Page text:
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Smart Energy Conference 2021 Wrap Up

May 17, 2021

Taking a stand for our future

Few will argue that the time to initiate serious climate action is now.

On the one hand, the environmental consequences of carbon-intensive energy production are becoming ever more apparent and ominous. On the other, the renewable energy technology that will usher in the new energy future is becoming more viable by the day.

As reported by The New Yorker in April, “solar energy will be cheaper than fossil fuels almost everywhere on the planet by the decade’s end.”

It’s a bold prediction and one at the heart of the Enphase mission to accelerate the shift to a more sustainable and equitable clean energy future, one that harnesses the abundant power of our sun.

Smart Energy Exhibition & Conference in Sydney

With the doors finally reopening for renewable energy events in Australia, Team Enphase was proud to support one of the premier solar, storage, and smart energy forums held in the country annually.

Our purpose for attending was clear: contribute broadly to help strengthen the clean energy sector down under, support solar professionals focused on delivering exceptional consumer experiences, and showcase that the future of solar technology in Australia is available today.

Installer training covering the Enlighten app, Installer Toolkit 3.0, and Enphase Installation Best Practices.

Making a statement about quality

At the event, Enphase intentionally set out to make a statement – when homeowners think about their energy needs, we want them to think about Enphase. We want to be their trusted energy partner.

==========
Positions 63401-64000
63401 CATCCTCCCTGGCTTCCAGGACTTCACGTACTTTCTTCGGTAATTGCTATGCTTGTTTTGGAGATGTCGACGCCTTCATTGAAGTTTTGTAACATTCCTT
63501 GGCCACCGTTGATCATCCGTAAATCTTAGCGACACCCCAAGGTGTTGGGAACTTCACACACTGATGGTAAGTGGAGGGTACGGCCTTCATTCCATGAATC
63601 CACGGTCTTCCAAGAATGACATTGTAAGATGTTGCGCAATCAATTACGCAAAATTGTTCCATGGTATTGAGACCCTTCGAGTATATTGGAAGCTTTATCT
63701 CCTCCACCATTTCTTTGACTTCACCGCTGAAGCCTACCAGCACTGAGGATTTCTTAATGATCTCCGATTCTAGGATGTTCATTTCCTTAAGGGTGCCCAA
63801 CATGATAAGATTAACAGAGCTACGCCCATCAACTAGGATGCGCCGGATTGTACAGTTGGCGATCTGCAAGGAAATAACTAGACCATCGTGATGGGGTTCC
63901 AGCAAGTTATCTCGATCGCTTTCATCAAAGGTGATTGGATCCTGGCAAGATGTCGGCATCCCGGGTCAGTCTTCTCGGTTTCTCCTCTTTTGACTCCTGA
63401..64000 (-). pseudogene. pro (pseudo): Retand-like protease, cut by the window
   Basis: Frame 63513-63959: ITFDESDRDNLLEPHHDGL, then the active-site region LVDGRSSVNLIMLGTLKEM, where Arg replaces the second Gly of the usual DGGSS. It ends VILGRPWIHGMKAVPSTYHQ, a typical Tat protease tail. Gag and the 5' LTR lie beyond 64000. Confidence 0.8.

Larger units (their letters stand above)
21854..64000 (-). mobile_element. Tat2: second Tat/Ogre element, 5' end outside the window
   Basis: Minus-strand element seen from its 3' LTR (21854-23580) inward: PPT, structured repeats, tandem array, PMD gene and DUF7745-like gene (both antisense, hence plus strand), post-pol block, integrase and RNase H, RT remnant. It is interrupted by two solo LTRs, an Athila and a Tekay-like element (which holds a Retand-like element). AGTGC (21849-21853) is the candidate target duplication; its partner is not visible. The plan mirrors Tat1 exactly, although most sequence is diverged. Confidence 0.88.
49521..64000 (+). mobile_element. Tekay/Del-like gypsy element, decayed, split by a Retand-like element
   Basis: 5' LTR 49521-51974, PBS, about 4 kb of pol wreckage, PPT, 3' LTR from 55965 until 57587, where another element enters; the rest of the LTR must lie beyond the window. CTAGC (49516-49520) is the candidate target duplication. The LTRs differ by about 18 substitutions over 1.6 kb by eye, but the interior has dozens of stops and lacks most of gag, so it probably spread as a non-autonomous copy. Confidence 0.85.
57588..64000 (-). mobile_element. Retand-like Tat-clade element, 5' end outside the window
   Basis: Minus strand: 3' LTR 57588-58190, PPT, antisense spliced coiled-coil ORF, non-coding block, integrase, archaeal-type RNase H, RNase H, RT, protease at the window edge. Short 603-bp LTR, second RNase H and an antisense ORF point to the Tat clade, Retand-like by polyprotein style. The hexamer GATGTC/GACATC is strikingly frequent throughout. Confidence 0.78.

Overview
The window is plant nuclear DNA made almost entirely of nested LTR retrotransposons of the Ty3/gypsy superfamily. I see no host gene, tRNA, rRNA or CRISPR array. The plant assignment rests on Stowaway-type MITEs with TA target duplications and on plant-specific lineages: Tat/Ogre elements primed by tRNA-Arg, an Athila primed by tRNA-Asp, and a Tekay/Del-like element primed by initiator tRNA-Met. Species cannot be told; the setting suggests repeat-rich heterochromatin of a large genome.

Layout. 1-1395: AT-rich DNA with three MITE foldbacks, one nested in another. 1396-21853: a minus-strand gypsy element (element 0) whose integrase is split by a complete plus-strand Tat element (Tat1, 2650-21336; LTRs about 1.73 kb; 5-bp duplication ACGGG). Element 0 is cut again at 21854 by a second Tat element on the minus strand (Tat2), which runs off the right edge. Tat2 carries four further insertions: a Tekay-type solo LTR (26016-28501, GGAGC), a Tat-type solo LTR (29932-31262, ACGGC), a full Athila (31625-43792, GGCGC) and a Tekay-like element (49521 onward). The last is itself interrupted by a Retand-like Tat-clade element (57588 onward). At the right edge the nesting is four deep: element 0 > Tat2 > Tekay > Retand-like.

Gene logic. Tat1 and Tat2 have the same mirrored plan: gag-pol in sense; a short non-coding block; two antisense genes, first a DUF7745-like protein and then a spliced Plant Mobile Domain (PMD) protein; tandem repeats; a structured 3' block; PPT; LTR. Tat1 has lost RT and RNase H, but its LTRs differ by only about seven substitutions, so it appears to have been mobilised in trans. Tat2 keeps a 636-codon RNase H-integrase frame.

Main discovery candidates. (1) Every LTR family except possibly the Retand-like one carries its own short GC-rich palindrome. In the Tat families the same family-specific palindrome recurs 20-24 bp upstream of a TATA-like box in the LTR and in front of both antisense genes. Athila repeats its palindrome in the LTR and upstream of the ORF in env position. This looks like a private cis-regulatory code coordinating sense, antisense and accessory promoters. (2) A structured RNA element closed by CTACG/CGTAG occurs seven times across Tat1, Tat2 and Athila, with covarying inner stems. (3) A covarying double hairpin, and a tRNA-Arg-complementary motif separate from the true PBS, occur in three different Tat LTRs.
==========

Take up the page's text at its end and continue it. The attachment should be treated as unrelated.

Enphase microinverters may be small, but they’re a big deal.

Our goal is to provide a seamless experience for homeowners, which requires both great products and exceptional delivery partners like the solar professionals in our Enphase Installer Network (EIN). Homeowners looking for reputable solar retailer can find an EIN installer in their area here.

Team Enphase painting the town orange with Darren Sweeney director at Transparent Solar Solutions.

Setting the standard

Across the two days of the event, Team Enphase also presented in multiple conference streams on topics ranging from how solar should be connected to the grid, building an installer community committed to quality and service excellence, and on quality solar technology.

Enphase makes it easy to comply with all the new solar installation standards.

We were also privileged to share the stage with several key partners, such as Jake Warner, director at Penrith Solar Centre. He spoke about the importance of quality technology in running a sustainable solar installation business. A EIN Platinum partner, Penrith Solar only sells Enphase microinverters to ensure its customers get the most out of their solar investment.